Local Arts

Lindsey Stirling and her electric violin to get a jolt of North Carolina flavor

Electric violinist and dancer Lindsey Stirling returns to Charlotte July 20 at PNC Music Pavillion with band Evanescence. Both acts will be accompanied by orchestra musicians from Charlotte.
Electric violinist and dancer Lindsey Stirling returns to Charlotte July 20 at PNC Music Pavillion with band Evanescence. Both acts will be accompanied by orchestra musicians from Charlotte. Courtesy of Lindsey Stirling

Lindsey Stirling is one of those entertainers who is so multifaceted, you need to take a full breath to describe all that she is: electric violinist, dancer, YouTube star, composer, author and emerging public speaker.

But what she’s most excited about these days is her summer tour that will bring her to Charlotte’s PNC Music Pavilion July 20 and Raleigh’s Coastal Credit Union Music Park at Walnut Creek on July 21. She’ll perform along with rock group Evanescence, in a unique type of woman-power-blended-with-local-talent show that she’s positively giddy over.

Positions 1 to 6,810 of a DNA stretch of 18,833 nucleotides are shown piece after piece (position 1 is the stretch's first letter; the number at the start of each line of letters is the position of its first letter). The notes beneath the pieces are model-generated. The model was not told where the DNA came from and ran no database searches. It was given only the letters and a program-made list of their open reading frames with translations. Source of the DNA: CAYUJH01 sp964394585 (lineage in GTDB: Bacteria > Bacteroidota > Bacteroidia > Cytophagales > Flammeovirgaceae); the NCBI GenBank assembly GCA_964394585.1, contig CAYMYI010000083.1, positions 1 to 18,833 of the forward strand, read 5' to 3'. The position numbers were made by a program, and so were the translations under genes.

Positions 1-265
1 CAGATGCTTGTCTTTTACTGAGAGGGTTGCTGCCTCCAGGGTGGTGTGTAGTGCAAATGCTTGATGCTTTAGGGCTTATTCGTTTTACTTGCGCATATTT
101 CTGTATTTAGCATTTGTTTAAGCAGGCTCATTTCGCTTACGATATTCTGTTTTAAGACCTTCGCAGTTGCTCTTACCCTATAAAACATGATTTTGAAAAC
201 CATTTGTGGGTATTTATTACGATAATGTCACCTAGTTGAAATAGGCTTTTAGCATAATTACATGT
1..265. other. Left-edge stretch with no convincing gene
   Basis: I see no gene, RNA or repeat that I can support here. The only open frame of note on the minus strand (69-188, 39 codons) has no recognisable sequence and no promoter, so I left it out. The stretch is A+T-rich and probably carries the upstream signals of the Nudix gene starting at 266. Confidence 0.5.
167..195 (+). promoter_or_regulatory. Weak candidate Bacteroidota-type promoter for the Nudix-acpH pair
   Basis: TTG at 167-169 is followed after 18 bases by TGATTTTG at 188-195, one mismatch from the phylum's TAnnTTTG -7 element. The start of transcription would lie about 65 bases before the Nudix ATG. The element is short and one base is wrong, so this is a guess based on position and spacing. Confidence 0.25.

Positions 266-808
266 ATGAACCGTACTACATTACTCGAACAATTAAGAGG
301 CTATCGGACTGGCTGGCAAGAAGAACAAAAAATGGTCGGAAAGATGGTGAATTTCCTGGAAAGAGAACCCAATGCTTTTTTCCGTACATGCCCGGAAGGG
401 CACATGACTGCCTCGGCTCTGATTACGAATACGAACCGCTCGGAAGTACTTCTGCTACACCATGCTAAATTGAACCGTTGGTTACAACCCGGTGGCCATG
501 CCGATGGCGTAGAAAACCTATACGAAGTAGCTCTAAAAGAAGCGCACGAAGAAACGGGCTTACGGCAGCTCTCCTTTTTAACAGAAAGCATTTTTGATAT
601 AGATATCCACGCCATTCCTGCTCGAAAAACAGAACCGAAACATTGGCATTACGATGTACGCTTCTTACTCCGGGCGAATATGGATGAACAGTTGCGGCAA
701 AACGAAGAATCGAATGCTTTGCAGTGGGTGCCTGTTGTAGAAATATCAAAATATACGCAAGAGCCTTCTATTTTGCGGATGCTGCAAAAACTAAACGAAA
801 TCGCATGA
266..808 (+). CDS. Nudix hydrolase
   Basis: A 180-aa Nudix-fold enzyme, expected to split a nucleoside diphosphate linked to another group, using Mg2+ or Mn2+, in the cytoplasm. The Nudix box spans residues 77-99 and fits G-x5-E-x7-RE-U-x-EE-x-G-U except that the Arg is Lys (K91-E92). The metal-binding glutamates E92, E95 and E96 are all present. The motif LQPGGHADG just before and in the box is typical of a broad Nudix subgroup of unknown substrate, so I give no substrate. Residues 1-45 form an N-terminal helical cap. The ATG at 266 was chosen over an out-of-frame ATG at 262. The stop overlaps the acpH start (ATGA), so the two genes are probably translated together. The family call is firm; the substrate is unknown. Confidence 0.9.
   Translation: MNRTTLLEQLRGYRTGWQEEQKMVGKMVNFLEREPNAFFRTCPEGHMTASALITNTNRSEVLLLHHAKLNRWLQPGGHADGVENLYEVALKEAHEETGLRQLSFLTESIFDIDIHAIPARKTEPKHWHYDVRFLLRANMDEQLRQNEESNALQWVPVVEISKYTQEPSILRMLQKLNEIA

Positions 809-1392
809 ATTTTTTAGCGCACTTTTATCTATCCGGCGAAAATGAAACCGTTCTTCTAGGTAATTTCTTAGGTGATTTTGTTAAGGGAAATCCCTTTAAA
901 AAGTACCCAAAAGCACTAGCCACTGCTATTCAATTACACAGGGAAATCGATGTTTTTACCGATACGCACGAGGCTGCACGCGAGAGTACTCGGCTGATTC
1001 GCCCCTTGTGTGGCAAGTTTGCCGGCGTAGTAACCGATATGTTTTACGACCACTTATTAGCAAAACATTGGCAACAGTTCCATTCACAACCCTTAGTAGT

Stirling, who boasts 10.8 million YouTube subscribers, started playing classical violin at age 6 and as a young adult morphed her musical talent into an edgy mix of hip-hop, pop and dancing. Her dance background came in handy last year and helped her take second place in season 25 of “Dancing with the Stars.”

Her 2014 album, “Shatter Me,” debuted at No. 2 on Billboard’s top 200 chart, and her 2016 album, “Brave Enough,” debuted at No. 5, and also earned “Top Dance/Electronic Album” award at the 2017 Billboard Music Awards. Stirling’s memoir, “The Only Pirate at the Party,” which she co-wrote with her sister and published in 2016, debuted on the New York Times bestseller list and described her experiences as a struggling musician and her battle with anorexia and depression — topics she now speaks publicly about.

We caught up with Stirling, 31, before she headed out on tour (which opened July 6 in Kansas City) to learn about what it’s like to create new art forms, how she takes care of her mental health while on the road, what it’s like to team up with one of her favorite musical acts, and why this tour will be a bit like walking a tightrope every night.

Q. You’ve inspired the public to look at strings in a whole new way. How does a classically trained musician decide to break away and take the art form in a totally different direction?